There are many areas one can invest in. Since I was 15 years old I have looked for the fastest, most effective way to accumulate a lot of wealth, with the least amount of risk. I am now 58. While looking for this road to truth, I spent a lot of time in the school of hard knocks. The school of hard knocks is a very interesting but painful school to attend. It is also the most expensive way to learn something, but when you graduate you have a PHD in what to do and not do with your time and money. The schools I attended were: Investing in businesses as a silent partner, owning my own businesses, working for another family member-in my case my father, buying publicly traded stocks and securities, penny mining stocks, commodity trading, investing in gold and silver, real estate private lending, real estate development, real estate remodeling, buying foreclosure properties. I also worked as a real estate problem solver/matchmaker, bringing business owners together with business buyers, and matching up real estate owners with real estate buyers.
Writing about all of these activities would take an encyclopedia, so we will limit this essay to the kinds of situations you can run across in the real estate school of hard knocks. I will present my solution with the given situation. There are more than one possible solution and I invite you to come up with other possible solutions as you read. If you get some value from my experiences that will hopefully lower your tuition to the real estate school of hard knocks. Feel free to e-mail me your comments, alternate solution or stories. Do, please, let me know that it is all right for me to publish them.
My Real Estate Philosophy
As a way of introducing myself, I thought you might find what lessons I have learned, after all these years of real estate, interesting. Buy real estate instead of stocks, bonds, mutual funds, or commodities. When you pick a winner in one of these non-real estate areas you can make 5-10 times your money. When you are wrong, in one of these non-real estate areas, you can actually loose up to 90% of your money. In real estate, if you are not greedy-not trying to get rich quick-in one year, you can make 100 times your money, on the upside. The downside risk is only based on how well you looked at all the possibilities ahead of time. If you did, the downside risk is reduced to only the holding time to fix a mistake. If you rush in and do not explore all the possibilities of a business venture, you can actually loose 100% of your money. In my mind an upside of 100 times profit is better than 10 times profit.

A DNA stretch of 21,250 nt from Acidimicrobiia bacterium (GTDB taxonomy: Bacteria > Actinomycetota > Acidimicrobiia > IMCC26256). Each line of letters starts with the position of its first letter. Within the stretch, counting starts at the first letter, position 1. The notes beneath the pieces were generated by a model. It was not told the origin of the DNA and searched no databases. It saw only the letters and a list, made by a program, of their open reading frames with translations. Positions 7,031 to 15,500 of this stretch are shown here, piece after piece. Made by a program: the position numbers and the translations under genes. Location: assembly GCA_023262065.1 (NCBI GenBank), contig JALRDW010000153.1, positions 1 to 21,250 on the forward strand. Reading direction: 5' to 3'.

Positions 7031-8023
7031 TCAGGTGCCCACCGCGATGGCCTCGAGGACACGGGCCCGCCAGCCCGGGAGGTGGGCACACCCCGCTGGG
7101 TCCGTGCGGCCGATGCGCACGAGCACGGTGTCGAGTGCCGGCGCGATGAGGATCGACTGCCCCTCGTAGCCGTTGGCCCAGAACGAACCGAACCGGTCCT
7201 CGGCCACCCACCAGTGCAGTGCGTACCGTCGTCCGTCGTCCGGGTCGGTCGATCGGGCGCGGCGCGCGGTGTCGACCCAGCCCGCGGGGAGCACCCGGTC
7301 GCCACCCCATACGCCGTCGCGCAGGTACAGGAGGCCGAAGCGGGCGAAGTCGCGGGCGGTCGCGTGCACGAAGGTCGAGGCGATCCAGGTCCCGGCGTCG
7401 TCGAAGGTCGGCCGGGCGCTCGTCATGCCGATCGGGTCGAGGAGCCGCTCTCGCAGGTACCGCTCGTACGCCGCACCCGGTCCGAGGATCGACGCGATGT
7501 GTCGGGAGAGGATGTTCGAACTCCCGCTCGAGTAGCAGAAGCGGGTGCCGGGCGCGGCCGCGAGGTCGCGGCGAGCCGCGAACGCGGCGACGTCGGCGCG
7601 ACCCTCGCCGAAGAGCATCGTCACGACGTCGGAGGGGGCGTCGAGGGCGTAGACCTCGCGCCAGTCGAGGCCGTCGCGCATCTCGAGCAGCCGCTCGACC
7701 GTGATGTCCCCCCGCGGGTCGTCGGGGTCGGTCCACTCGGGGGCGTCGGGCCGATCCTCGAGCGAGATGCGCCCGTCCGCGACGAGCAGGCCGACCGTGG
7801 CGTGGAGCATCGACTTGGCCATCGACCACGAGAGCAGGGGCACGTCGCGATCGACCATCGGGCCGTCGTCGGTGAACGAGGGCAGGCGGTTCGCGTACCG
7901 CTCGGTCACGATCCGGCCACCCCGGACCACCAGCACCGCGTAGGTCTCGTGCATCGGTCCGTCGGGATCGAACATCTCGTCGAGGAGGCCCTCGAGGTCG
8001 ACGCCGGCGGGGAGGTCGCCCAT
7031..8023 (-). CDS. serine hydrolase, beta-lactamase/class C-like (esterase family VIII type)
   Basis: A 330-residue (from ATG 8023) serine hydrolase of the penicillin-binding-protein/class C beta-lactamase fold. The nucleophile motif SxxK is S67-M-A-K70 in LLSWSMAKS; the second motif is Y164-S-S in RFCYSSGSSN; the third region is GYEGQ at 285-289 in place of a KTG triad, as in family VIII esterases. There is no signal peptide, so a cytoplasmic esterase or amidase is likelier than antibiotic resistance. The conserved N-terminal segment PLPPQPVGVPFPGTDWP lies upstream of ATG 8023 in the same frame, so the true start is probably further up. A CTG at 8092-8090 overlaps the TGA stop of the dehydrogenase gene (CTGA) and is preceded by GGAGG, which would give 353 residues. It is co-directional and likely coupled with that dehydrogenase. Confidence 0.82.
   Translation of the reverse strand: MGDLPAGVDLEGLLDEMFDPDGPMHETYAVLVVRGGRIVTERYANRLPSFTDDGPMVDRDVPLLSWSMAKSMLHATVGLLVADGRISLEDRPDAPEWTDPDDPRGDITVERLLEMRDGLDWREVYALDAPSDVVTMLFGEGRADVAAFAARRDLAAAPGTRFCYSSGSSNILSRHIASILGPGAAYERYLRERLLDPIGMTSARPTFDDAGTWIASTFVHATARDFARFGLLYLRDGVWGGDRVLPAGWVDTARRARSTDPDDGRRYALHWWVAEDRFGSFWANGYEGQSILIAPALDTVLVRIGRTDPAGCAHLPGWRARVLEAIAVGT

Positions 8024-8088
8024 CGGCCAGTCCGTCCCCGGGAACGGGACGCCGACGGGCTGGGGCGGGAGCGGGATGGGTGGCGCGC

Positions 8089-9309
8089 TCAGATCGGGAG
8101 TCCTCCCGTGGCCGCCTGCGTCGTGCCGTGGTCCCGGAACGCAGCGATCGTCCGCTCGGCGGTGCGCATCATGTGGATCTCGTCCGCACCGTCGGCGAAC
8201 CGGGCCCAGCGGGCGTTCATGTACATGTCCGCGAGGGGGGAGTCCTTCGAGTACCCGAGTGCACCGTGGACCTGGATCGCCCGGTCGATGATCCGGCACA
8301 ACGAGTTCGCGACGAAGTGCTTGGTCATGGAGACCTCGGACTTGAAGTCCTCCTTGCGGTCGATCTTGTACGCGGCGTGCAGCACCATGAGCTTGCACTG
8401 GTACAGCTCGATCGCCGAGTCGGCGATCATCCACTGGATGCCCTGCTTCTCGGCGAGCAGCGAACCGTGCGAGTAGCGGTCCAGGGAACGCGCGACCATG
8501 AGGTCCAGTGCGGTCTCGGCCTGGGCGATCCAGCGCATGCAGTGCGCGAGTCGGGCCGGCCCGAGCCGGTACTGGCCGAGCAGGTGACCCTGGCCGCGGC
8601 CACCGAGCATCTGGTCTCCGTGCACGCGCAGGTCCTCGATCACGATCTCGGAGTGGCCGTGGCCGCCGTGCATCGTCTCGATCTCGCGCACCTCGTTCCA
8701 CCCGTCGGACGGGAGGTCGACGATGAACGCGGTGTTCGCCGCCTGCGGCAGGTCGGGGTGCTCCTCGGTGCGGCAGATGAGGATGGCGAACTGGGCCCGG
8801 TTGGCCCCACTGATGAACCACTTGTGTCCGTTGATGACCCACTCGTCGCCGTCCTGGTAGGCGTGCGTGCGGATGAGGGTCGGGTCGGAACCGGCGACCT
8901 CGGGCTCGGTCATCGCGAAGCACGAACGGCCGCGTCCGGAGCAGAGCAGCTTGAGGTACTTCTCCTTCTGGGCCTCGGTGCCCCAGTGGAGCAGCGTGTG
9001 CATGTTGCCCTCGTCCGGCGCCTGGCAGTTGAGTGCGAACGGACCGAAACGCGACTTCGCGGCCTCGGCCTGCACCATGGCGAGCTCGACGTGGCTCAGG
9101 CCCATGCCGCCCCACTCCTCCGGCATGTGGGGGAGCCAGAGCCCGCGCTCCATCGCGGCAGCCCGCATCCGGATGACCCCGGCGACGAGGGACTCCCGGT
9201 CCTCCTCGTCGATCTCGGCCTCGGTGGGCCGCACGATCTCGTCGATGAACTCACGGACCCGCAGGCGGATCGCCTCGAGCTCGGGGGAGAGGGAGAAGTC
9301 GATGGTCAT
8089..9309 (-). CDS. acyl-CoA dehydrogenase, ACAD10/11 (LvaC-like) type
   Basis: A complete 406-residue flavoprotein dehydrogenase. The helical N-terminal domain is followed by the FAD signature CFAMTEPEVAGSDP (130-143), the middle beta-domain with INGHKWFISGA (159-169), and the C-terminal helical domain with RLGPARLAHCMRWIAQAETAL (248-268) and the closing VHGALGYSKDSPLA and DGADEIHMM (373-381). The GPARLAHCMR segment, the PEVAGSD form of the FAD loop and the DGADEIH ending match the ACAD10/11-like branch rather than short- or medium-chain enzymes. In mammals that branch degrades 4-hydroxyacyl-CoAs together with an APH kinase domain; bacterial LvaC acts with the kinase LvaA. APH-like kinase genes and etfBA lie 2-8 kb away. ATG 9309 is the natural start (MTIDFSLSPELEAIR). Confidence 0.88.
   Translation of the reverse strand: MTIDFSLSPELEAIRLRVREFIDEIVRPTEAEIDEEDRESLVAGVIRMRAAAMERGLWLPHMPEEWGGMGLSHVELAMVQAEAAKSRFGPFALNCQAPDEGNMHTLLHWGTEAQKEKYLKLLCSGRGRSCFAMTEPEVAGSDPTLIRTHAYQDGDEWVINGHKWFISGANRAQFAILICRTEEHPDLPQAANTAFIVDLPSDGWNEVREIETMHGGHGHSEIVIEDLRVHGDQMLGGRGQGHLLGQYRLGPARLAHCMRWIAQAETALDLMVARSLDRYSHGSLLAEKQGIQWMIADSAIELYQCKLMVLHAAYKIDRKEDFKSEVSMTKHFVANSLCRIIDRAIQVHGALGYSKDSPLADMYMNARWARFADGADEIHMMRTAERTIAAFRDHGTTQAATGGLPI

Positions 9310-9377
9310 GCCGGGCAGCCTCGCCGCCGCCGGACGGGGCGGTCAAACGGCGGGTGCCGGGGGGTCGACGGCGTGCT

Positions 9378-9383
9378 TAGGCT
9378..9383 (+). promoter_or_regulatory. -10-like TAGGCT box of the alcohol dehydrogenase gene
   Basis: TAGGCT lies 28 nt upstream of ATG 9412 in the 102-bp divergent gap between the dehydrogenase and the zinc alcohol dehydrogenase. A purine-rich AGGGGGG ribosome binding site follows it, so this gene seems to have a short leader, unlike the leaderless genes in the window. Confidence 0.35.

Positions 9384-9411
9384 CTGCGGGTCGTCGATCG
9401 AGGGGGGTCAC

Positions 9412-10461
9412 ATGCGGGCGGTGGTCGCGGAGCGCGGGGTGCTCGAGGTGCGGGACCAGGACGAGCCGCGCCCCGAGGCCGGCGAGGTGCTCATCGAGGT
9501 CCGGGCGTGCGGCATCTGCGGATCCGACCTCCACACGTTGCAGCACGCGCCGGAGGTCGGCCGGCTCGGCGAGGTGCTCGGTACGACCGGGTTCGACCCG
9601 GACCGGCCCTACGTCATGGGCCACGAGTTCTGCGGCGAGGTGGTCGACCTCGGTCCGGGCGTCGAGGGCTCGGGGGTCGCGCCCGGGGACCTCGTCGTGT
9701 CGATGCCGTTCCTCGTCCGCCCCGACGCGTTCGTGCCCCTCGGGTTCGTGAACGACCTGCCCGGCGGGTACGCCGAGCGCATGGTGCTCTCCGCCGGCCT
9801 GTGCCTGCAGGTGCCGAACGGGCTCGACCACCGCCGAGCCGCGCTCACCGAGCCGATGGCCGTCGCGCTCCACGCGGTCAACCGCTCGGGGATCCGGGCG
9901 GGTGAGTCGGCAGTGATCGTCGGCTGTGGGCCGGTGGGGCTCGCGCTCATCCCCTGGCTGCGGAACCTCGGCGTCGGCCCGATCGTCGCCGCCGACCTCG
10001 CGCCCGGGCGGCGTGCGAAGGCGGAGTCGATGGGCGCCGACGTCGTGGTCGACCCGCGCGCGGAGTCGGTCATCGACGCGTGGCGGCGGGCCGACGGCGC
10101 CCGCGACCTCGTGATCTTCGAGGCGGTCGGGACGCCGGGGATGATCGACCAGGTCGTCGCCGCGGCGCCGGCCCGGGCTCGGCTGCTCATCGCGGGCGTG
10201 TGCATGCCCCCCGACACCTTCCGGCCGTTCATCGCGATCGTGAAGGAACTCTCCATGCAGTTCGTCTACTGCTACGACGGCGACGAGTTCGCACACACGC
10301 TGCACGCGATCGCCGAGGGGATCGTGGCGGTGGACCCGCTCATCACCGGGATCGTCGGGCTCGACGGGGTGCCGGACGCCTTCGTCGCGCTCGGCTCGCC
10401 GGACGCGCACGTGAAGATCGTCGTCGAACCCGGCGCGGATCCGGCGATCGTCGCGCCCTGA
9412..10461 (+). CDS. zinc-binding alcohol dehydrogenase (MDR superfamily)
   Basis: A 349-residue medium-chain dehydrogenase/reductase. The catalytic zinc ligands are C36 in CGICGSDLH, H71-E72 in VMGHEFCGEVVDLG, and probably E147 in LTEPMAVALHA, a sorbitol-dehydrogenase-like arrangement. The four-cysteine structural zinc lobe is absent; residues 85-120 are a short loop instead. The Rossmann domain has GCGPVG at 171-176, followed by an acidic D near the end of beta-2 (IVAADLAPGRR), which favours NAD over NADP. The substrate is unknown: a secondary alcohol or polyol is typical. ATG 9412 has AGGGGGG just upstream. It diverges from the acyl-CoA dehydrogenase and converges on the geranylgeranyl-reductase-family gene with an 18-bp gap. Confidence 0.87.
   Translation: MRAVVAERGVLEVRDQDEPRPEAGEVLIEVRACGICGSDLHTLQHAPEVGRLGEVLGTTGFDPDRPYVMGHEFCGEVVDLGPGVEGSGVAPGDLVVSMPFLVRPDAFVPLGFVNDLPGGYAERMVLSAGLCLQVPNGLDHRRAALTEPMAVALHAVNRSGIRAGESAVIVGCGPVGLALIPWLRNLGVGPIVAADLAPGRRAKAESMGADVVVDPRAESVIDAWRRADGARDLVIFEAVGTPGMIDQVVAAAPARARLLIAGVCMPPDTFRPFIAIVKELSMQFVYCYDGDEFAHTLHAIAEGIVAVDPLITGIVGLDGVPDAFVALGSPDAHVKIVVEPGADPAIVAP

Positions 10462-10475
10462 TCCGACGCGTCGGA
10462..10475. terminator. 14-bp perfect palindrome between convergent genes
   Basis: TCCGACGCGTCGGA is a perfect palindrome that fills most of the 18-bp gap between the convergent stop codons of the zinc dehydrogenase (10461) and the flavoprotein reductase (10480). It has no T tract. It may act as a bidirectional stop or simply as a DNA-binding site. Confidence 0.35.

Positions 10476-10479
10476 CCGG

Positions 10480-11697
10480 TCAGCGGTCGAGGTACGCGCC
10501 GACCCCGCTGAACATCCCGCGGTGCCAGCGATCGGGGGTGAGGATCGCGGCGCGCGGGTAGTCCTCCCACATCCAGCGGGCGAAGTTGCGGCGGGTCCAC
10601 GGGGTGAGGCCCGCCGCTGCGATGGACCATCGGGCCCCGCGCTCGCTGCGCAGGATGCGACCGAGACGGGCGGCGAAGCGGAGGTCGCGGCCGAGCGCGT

My philosophy on real estate ownership has changed in the last 15 years. I used to think that selling at the top of the market was the smart move and buying in the crash. Now I feel that buying when prices are down is still a smart move but never selling is the way to go. In order to hold on to a property in a down market you require proper planning to survive the crash. This I call a back door or emergency plan. This is have a plan and knowing what you will do if everything goes wrong with you original plan. When you have a backup plan, you rarely need it. This is the basis of my philosophy. With this understanding, you might more clearly see why I did what I did in these situations.
The Stories and article:
The area of real estate investing is one of the most complex because it is a combination of law and real estate. It is one of the most interesting because fortunes are made and lost in this area, and the numbers are so enormous. Lastly it is an area where crooks can make a lot of money and many times get away with it. Following are some stories (case histories) I have dealt with and some articles I have written on the subject of fraud in real estate. Finally, I have included an article on the basics of foreclosures and real estate in general, for your interest. I hope you enjoy them.
It was early March 2000 and I received a call from Kevin. He said that he had heard about me from some mutual friends. He wanted to speculate in buying HUD houses (Properties that the Government had foreclosed on). He wanted to buy them, fix them up and then sell them at a profit. He had heard that I had bought many foreclosures in the 1970’s and 80’s and he was hoping I could advise him. We met for lunch and he told me his life story. The important part of this conversation is that he had bought a boarded up 14 unit apartment building in downtown San Bernardino, across the street, from one of the roughest high schools in California.pinetree hill